And just like that, Opera One became the best web browser for AI enthusiasts

Opera One browser adds local LLM features
(Image credit: Laptop Mag / Rael Hornby)

Opera One just become the new top dog in AI browsers after becoming the first to offer built-in support and access to locally running AI models. This means not having to settle for the web browser's own built-in Aria AI model, and being able to pick from a wide selection of ~50 families of free models as well as having access to these powerful LLMs (Large Language Models) even while you're offline.

With this new Opera One feature, you can make use of models like Google's Gemma (a lightweight iteration of the company's Gemini model) and Meta's Llama directly from your browser window, making a great many of these AI more accessible than ever to a wider audience. All while still providing quick access to more popular LLMs like ChatGPT and ChatSonic.

While Microsoft's Edge has been the most likely candidate for the AI-interested to make use of thanks to its Copilot and Bing integrations, Opera One Developer's latest update (part of the browser's ongoing AI Feature Drops Initiative, which sees bi-weekly updates that deliver cutting-edge and experimental AI features to its users) leapfrogs Edge's offerings and allows for a far more customization-friendly and privacy-focused AI browsing experience.

How to test Opera One Developer's new local LLMs

If you'd like to dive into some local AI testing of your own, then make note that Opera One Developer isn't limited to developers only, and can be freely made use of by anyone.

If you're an AI enthusiast, or are looking to branch out from some of the rigid mainstream browser offerings to explore more of what the LLM-world has to offer, then head to the Opera download page and snag yourself the latest version of Opera One Developer and get started yourself.

Need a hand on getting things going? We've got you covered. Below you'll find step-by-step instructions on how to setup your Opera One browser with a local LLM, giving you a great head start on taking advantage of this web browser's latest feature.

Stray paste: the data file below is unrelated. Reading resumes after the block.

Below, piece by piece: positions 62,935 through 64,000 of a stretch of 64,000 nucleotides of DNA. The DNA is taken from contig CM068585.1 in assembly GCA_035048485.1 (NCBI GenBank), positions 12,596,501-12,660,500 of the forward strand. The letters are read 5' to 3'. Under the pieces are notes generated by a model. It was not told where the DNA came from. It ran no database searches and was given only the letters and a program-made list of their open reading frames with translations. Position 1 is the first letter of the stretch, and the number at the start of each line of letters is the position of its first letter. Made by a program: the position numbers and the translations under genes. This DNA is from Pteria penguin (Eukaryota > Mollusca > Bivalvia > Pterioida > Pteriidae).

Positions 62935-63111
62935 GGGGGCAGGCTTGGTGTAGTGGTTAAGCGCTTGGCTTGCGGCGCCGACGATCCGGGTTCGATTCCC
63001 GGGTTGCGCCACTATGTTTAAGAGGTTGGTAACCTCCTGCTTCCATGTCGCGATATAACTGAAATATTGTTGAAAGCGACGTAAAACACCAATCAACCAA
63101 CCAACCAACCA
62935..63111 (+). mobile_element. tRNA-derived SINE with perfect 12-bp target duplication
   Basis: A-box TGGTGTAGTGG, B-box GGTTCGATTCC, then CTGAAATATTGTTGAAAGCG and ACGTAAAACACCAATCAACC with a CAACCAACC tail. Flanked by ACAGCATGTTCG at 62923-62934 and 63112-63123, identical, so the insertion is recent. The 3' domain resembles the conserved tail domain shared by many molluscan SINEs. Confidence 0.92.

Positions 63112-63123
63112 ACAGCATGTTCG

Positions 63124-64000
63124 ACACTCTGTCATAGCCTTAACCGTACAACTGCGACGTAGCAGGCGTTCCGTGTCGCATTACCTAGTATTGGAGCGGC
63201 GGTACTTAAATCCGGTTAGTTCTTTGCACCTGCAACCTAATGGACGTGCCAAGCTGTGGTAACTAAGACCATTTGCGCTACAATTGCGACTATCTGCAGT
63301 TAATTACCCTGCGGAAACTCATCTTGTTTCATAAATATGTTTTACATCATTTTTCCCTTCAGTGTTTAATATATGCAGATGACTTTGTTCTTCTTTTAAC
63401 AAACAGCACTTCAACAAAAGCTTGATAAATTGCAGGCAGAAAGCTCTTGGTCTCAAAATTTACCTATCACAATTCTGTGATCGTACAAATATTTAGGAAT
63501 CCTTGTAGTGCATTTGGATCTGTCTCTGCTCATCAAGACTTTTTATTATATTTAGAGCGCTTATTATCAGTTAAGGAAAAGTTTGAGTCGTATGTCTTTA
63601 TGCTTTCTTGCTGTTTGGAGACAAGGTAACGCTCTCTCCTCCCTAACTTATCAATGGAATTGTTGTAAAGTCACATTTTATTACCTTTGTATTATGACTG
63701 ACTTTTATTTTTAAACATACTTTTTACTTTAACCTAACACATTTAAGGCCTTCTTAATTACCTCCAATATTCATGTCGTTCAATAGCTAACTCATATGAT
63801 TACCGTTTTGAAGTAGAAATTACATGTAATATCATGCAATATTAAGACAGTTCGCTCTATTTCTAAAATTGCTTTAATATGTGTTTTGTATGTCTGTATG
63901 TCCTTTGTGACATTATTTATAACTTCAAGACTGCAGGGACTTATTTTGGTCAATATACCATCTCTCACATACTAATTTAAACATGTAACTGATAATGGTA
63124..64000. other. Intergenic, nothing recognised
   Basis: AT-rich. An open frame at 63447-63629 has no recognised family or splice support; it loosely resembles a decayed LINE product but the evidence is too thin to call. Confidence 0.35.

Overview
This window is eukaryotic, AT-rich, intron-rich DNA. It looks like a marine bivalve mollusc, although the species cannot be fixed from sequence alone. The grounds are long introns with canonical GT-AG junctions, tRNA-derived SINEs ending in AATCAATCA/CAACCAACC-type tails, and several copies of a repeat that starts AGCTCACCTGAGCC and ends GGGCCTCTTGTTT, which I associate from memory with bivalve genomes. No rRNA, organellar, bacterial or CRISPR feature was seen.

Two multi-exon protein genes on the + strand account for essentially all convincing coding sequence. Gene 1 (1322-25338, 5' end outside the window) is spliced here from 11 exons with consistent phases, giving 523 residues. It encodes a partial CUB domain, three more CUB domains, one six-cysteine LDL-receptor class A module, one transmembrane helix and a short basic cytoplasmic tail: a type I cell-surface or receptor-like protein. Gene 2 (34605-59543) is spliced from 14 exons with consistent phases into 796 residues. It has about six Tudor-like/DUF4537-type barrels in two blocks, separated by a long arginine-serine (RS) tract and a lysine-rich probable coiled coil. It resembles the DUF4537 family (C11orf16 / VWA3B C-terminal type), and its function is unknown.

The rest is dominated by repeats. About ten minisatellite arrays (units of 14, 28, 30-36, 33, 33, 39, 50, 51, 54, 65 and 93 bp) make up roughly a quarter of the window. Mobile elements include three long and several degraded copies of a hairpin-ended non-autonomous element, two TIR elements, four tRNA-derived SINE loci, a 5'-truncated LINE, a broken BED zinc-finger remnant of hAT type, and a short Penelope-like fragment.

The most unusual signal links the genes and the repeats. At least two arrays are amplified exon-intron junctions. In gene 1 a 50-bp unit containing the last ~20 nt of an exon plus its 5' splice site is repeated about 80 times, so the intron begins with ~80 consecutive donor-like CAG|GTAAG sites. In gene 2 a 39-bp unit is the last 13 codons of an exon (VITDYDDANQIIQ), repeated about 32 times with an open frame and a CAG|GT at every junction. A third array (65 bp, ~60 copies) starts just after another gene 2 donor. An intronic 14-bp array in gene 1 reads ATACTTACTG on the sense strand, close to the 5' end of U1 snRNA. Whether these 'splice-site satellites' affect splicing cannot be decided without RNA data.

(Image credit: Laptop Mag / Rael Hornby)
  • Firstly, make sure you have the latest build (110.0.5120.60797) of Opera One Developer installed and up to date. You can download the latest build here, and follow the on screen instructions to get up and running.
     
  • With Opera One up and running, select the browser's built-in AI model Aria from the side panel. The top of this chat panel will now show a drop-down menu offering to "Choose local AI model," click it and then click the button that says "Go to settings."

    Note:
    If you don't see this option after updating/installing, you may need to close and reopen Opera One first to see any changes.
     
  • From here, you can pick and choose which local models you'd like to install from a selection of over 50 broader families of LLM.

    In our example, we chose one of Google's new lightweight Gemini offshoots, Gemma. Once you've chosen one of the available families, you can then choose which version of the model you'd like to download, typically between instruct or text variations differing in size by parameters.

(Image credit: Laptop Mag / Rael Hornby)
  • Once downloaded, click the menu () button at the top left of this panel and choose "New Chat." Once again click on the "Choose local AI model" option and select the any of the models you now have available.